In 2006, Atascadero city staff leveled accusations that Jones, at the time a candidate for city council, and co-candidate Bob Kelley had pressured planners to approve amendments to a Gearhart project in Atascadero. Gearhart introduced the pair to city staff as future council members.
Community Development Deputy Director Steve McHarris wrote in an e-mail that Jones and Kelley strong armed his staff to “not only support Gearhart’s request, but waive Planning Commission authority over the change.”
Grigger sat on the Atascadero Planning commission from May 2002 through October 2006. Apart from abstaining on one vote, Jones voted affirmative on every Gearhart project planning request.
“From the research I’ve done, it appears Grigger was pretty much a rubber stamp for Gearhart projects,” ex-mayor Mike Brennler said. “If he had a business relationship with Gearhart, I would be concerned that he divulge that relationship prior to voting on Gearhart projects. I’ve seen no sign of that.”
Miller and Gearhart have both utilized Jones as their attorney on a number of issues. In August 2008, Miller assigned his interest in more than 10 properties to Jones.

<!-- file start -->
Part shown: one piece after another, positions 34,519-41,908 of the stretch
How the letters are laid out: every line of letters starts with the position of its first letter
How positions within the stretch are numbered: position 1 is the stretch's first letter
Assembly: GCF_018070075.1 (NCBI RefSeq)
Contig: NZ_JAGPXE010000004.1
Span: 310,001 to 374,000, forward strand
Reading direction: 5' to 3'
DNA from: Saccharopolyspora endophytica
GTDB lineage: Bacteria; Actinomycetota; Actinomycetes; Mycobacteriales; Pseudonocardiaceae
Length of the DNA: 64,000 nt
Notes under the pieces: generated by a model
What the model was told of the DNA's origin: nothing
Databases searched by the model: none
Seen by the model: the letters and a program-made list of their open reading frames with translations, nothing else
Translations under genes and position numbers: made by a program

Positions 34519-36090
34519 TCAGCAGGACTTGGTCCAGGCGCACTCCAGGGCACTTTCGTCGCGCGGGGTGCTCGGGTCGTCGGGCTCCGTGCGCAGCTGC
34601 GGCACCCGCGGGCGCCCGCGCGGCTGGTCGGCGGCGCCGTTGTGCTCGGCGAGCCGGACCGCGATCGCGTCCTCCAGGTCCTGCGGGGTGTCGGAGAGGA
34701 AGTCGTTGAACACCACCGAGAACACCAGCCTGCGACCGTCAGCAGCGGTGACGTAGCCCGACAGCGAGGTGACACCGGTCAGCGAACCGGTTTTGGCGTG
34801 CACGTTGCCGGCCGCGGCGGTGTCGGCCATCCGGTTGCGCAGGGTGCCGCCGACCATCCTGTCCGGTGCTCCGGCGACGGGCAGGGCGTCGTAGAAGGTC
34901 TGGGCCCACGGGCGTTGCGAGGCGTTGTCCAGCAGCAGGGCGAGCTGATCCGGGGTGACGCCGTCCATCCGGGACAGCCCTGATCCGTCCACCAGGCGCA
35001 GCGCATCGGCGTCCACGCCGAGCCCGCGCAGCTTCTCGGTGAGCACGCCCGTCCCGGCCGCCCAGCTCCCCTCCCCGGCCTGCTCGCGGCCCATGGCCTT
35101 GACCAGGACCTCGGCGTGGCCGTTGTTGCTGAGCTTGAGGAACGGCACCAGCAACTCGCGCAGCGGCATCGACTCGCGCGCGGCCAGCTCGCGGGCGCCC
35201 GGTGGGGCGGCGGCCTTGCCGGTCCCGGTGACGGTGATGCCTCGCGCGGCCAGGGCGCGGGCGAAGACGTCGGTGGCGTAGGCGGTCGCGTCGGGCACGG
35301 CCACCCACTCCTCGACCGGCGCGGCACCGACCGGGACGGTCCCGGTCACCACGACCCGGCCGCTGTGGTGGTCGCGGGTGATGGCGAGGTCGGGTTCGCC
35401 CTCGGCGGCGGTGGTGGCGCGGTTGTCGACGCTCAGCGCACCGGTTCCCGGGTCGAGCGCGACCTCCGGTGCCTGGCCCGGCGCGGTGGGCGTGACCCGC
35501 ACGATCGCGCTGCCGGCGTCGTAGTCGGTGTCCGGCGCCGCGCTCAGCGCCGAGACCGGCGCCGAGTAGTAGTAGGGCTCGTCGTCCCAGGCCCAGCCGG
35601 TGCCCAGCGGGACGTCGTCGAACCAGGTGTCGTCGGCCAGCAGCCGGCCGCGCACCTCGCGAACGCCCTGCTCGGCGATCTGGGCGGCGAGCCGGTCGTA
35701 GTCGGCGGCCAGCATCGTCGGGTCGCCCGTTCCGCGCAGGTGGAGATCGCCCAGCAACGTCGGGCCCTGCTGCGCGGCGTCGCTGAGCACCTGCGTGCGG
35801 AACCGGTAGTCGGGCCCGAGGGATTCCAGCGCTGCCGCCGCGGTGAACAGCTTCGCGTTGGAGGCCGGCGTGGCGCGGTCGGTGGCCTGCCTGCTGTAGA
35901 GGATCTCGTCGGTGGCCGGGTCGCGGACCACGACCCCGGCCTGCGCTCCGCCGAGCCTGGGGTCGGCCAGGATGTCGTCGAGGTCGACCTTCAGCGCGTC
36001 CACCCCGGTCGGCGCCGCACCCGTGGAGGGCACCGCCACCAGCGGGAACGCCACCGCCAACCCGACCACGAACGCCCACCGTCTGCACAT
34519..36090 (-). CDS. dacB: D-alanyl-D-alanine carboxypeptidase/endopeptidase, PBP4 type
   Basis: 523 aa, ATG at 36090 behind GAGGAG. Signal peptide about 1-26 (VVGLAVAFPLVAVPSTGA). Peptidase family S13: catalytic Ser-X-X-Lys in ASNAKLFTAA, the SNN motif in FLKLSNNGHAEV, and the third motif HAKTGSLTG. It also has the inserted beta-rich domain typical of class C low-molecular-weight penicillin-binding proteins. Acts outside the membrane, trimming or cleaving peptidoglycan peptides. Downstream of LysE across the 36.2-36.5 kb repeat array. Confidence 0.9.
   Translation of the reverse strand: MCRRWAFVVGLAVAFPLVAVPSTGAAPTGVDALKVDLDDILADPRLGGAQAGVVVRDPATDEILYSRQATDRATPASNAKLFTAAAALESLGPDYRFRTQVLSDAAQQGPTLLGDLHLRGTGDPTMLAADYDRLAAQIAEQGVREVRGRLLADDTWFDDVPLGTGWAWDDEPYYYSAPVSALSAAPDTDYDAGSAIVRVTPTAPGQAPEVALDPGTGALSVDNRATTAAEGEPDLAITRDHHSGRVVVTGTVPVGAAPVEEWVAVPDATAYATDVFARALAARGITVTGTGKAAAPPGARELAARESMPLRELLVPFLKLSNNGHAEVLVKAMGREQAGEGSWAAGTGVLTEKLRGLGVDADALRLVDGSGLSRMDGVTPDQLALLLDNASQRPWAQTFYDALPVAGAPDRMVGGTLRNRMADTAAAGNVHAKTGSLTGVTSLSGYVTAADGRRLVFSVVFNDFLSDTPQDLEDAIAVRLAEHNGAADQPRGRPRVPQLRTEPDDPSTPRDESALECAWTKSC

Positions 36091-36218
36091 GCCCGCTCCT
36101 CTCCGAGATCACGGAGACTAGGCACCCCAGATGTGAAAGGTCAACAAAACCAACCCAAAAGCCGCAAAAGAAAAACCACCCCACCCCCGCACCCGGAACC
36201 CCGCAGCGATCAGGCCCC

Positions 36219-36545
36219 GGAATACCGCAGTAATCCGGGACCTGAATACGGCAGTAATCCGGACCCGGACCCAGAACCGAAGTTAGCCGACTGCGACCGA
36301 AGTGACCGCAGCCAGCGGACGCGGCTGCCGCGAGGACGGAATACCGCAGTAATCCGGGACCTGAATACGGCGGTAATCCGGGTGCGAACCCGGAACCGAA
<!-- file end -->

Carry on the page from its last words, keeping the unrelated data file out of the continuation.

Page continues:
Jones and representatives of the Salinan Tribe did not return reguests for comment.
Legal gambling establishments have been plagued by their associations with criminals since the first organized establishments sprung up in Las Vegas. Due to problems with mobster financing, money laundering, and hidden ownerships by financers with questionable character – gambling has turned into a highly regulated industry with stringent oversight.
Even so, gambling is still associated with crime, primarily political corruption.
According to a study by U.S. News and World Report regarding crime rates in communities with casinos and those without, crime rates were substantially higher in communities that permit gambling.
During January of 2008, law enforcement made 75 trips out to the Chumash Casino in Santa Barbara County. Of those, only 17 were for premise checks. The remainder were for crimes including sexual battery, drug possession, burglary, and terrorist threats. These calls resulted in 22 arrests, according to Just the Facts, Ma’am – Casino Crime Stats by William Etling.